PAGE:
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Surviving the Holidays: Visiting Family with a Pet Allergy

Surviving the Holidays: Visiting Family with a Pet Allergy


As the holiday season approaches, there's a sense of anticipation, isn't there? Delicious food, enticing aromas, and heartfelt reunions with loved ones make this time of year truly special. However, for those battling pet allergies, the excitement of visiting family can be accompanied by a twinge of apprehension. Why? Because navigating through a house filled with allergens can dampen your spirits and bring forth worries about symptoms and discomfort.


Believe me, I understand the struggle all too well. As someone who grapples with pet allergies, I've experienced firsthand challenges regarding family visits during the holiday season. But fear not; here are some strategies and helpful tips to survive and enjoy the holidays.


1.) Understand Pet Allergies

Specific proteins in pet dander, saliva, urine, and other bodily fluids trigger pet allergies. While cats and dogs are the most common culprits, other animals, like birds, rabbits, and rodents, can also cause allergies. When a person with a pet allergy comes into contact with these allergens, their immune system reacts abnormally, perceiving them as harmful substances. This immune response can lead to various symptoms, from mild to severe.


Typical symptoms include sneezing, coughing, itching, watery eyes, nasal congestion, and skin rashes. Individuals may experience difficulty breathing, wheezing, or even an asthma attack in more severe cases. Wheezing around my family's dogs was a genuine concern for me because it usually brought on asthma.


2.) Prepare for Your Visit

Take Proactive Steps

A. Communicate with your family if they are unaware of your allergies

  1. Before your visit, have an open and honest conversation with your family about your pet allergy. Communicate the nature of your allergy, its symptoms, and the potential triggers. Knowing this information will help n make family and friends want to accommodate you.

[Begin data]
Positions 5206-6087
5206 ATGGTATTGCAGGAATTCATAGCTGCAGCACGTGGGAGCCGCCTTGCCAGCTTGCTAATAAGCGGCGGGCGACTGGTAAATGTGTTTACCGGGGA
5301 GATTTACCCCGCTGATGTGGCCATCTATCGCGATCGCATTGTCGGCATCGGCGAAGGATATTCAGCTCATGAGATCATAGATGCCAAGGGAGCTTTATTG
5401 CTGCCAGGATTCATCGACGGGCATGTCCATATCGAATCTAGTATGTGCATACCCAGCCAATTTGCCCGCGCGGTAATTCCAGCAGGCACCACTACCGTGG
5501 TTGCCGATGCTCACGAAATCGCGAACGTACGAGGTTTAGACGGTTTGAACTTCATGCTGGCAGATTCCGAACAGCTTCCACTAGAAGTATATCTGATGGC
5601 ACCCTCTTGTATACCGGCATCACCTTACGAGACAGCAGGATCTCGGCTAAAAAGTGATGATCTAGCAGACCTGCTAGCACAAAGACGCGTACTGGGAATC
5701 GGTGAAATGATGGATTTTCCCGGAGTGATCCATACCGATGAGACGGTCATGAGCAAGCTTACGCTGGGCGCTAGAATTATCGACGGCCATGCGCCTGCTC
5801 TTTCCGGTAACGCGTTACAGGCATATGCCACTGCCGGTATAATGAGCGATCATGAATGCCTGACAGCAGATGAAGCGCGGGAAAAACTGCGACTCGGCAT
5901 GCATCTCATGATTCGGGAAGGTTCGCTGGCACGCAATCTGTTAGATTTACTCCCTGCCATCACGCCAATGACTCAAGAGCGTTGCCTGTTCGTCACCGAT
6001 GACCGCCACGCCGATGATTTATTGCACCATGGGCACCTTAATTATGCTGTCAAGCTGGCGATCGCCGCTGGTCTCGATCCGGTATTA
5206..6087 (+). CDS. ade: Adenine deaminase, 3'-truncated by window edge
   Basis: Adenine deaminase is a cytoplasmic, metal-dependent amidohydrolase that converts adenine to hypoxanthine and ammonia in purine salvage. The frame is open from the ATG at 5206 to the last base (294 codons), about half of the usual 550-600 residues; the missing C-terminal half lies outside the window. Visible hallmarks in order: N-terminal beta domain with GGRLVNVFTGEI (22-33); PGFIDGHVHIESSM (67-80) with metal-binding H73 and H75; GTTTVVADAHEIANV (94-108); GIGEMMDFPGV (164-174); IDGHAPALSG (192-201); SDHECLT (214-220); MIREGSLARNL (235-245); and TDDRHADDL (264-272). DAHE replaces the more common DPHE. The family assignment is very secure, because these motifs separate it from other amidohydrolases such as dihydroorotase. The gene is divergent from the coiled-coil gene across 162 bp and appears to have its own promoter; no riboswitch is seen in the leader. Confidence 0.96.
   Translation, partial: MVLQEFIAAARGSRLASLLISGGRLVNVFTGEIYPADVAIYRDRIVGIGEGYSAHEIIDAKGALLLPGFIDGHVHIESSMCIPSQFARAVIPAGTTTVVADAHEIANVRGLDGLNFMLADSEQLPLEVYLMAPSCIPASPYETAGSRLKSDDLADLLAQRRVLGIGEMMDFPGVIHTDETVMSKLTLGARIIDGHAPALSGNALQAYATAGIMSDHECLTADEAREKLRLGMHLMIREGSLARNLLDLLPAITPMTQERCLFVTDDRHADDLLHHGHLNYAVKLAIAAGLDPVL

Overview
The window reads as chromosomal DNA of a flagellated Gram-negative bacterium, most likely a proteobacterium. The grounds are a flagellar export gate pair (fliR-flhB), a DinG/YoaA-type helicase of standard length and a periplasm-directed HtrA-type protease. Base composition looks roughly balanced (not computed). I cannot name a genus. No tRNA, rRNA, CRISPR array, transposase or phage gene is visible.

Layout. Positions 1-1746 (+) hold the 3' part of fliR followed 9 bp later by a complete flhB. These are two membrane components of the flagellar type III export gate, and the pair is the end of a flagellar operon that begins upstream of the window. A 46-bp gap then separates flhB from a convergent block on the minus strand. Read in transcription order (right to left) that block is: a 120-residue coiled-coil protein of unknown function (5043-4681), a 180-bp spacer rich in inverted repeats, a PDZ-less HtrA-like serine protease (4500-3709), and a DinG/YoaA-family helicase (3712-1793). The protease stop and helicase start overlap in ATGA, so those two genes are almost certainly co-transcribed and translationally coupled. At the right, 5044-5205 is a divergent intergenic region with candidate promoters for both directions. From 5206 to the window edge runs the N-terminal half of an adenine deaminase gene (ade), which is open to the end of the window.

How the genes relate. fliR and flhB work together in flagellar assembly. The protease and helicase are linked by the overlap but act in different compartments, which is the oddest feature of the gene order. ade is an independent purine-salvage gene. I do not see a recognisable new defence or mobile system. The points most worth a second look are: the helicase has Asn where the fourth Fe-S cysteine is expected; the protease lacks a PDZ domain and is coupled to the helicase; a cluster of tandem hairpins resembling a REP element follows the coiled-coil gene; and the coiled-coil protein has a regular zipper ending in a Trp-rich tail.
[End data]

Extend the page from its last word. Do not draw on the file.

2. Discuss potential living quarters: Collaborate with your family to determine how best to adapt to your needs. Ask if they can make certain areas of the house pet-free or limit pet access during your stay. Additionally, discuss any specific cleaning or preparation measures they can take to minimize allergens. We did this in our family. When I was younger, I stayed in an upstairs bedroom when my allergies worsened. Another option my parents looked into was staying in a nearby hotel.

B. Research the pet situation in the home

  1. If staying with friends, ask if they have pets. This will help you mentally prepare and take appropriate precautions.
  2. Learn about the type of pets and their habits: Find out pet's behavior patterns and typical areas of the house they frequent.


The goal? To establish a pet allergy-free environment that works for you.


Minimize Allergens

Another topic of conversation with your family should be about cleanliness. Again, addressing your symptoms and the severity of your allergies will help them understand you need a clean house! If this is a touchy subject (after all, people think their homes are clean), print this article and hand them this guide for tips on how to clean up.


Clean and Prepare Before Your Loved Ones Arrive

  1. Vacuum the house thoroughly: If you have a high-quality vacuum cleaner with a HEPA filter, use it to remove pet dander and other allergens from carpets, rugs, upholstery, and floors. Change the bag and vacuum, even if you have a regular vacuum.